"Why would people continue gambling even after they've lost everything? As we've seen over the past 20 years, there's evidently been an increase in those who lose control over their gambling. So what is behind this?" asked Dr. Wittchen, who is also currently the vice-president of the ECNP and a member of the steering board of the European Brain Council.
"I believe pathological gambling is as damaging and as dramatic in its consequences as alcohol dependence or any other addictive disorder."
In Dr. Goudriaan's study, 31 people in the Netherlands underwent fMRI scans during a gambling game to assess brain activity when expecting monetary wins or losses.
When anticipating a win, the problem gamblers (n = 15) showed more activation in the bilateral ventral striatum, the bilateral ventromedial prefrontal cortex, and the left insula than did those without the disorder (n =16). When anticipating a loss, there were no between-group differences in either the left insula or the right amygdala.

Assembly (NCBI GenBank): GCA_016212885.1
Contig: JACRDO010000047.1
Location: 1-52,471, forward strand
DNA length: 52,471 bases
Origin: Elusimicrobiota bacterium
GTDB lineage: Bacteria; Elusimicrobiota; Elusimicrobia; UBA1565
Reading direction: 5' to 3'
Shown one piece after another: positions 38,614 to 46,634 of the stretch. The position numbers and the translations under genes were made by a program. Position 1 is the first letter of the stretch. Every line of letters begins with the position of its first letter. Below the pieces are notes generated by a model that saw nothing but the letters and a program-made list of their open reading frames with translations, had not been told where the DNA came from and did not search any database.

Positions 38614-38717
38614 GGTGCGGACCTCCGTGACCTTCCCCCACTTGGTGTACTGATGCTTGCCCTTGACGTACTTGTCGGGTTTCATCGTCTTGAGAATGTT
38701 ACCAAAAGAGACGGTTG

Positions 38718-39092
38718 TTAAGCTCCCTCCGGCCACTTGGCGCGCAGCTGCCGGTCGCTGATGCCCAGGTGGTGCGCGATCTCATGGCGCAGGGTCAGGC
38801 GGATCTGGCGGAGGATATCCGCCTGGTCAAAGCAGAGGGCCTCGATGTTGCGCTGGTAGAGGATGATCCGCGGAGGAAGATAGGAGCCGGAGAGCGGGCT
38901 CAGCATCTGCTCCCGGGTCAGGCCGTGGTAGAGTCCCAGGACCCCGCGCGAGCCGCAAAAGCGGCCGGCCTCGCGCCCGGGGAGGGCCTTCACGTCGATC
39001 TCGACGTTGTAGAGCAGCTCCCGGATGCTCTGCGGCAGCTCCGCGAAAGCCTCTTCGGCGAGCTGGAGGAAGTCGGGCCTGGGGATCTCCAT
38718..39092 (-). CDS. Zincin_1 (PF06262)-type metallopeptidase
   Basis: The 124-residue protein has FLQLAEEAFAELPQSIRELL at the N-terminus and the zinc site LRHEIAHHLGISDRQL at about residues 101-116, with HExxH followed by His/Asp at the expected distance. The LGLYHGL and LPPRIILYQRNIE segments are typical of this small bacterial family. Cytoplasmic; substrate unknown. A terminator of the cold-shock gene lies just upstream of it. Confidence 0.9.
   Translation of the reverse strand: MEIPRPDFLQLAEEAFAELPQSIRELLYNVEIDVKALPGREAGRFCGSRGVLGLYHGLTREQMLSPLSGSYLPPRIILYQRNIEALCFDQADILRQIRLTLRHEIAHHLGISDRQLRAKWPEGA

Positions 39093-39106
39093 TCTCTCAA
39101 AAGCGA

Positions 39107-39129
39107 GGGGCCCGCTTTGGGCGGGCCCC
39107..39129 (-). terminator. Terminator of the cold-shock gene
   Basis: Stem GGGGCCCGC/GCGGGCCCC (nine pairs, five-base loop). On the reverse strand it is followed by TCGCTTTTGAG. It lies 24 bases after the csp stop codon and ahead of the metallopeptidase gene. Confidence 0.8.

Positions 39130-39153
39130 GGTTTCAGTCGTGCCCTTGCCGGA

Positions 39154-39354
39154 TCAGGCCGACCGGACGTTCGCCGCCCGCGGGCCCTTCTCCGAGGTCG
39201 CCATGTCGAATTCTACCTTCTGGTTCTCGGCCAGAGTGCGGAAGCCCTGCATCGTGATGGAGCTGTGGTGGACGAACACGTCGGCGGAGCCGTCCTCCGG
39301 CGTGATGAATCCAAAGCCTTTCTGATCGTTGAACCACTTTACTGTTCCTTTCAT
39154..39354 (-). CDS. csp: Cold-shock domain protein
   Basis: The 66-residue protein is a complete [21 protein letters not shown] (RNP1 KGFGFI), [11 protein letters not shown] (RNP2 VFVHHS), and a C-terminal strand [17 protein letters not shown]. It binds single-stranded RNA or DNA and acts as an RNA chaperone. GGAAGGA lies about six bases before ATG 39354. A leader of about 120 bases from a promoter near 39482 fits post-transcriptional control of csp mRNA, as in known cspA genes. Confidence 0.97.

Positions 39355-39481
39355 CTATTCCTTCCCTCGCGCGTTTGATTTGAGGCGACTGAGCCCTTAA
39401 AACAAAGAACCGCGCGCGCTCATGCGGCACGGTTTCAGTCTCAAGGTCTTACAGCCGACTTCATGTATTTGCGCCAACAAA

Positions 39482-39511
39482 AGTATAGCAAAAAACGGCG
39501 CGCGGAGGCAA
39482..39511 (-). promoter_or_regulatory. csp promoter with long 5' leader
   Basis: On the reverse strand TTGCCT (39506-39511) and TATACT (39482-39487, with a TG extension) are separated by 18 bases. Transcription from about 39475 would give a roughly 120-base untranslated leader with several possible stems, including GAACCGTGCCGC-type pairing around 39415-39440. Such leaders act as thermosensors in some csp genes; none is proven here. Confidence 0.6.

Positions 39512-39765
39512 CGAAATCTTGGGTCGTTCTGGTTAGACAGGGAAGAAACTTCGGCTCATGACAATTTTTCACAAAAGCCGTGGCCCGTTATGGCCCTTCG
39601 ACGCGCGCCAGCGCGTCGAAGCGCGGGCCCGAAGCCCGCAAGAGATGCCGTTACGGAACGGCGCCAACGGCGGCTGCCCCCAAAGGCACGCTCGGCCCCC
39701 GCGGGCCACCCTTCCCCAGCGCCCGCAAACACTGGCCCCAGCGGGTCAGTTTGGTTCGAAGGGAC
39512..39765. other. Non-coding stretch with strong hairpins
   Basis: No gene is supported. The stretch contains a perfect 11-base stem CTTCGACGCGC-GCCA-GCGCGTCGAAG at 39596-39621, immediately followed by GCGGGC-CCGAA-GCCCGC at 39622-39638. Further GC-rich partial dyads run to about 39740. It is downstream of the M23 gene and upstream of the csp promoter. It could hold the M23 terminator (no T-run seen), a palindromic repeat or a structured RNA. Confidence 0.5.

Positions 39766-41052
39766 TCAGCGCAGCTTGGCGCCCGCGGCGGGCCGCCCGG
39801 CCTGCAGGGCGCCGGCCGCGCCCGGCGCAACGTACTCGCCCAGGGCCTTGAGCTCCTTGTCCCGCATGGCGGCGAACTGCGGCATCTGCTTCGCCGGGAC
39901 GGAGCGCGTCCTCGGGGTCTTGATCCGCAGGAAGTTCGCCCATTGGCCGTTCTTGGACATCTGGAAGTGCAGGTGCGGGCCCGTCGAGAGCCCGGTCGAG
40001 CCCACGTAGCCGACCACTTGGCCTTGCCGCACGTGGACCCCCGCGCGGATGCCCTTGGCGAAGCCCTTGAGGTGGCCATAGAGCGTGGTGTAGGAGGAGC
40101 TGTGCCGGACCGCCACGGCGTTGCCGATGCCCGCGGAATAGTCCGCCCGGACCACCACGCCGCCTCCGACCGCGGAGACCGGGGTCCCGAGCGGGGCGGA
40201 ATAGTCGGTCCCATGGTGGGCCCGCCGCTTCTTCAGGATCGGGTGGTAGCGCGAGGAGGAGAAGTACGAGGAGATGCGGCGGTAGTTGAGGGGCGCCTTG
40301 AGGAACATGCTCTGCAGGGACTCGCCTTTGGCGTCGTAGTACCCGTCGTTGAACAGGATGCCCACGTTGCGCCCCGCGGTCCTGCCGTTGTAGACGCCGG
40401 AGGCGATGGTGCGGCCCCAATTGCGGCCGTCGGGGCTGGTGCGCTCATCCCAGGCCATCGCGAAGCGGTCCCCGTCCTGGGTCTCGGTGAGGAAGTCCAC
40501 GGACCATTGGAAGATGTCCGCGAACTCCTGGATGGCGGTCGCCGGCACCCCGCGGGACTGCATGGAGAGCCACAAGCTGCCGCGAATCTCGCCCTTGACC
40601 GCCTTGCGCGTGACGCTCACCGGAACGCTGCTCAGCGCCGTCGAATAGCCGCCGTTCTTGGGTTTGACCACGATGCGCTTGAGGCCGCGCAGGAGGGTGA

"It was a new finding that people with gambling problems had a higher activation in the reward areas when expecting potential wins in comparison with persons without gambling problems," said Dr. Goudriaan.
"When the brain of problem gamblers was activated more during the expectation phase of gambling (before the outcome of the game), this was associated with a higher level of intense, urgent, or abnormal desire (craving) to take up gambling activities," she explained in a release.
The release further notes that the finding may have important implications for future treatments of the disorder.
"When thinking of neuromodulation, the possibility of stimulating the cognitive-control system by implementing high-frequency repeated Transcranial Magnetic Stimulation (rTMS), and thus diminishing the responsivity of the response system, may provide a new way of normalizing the abnormal neural mechanism...as an add-on treatment combined with cognitive behavioral therapy."
The researchers add that studies are currently being conducted to test whether rTMS can change reward-responsivity in patients who are alcohol dependent.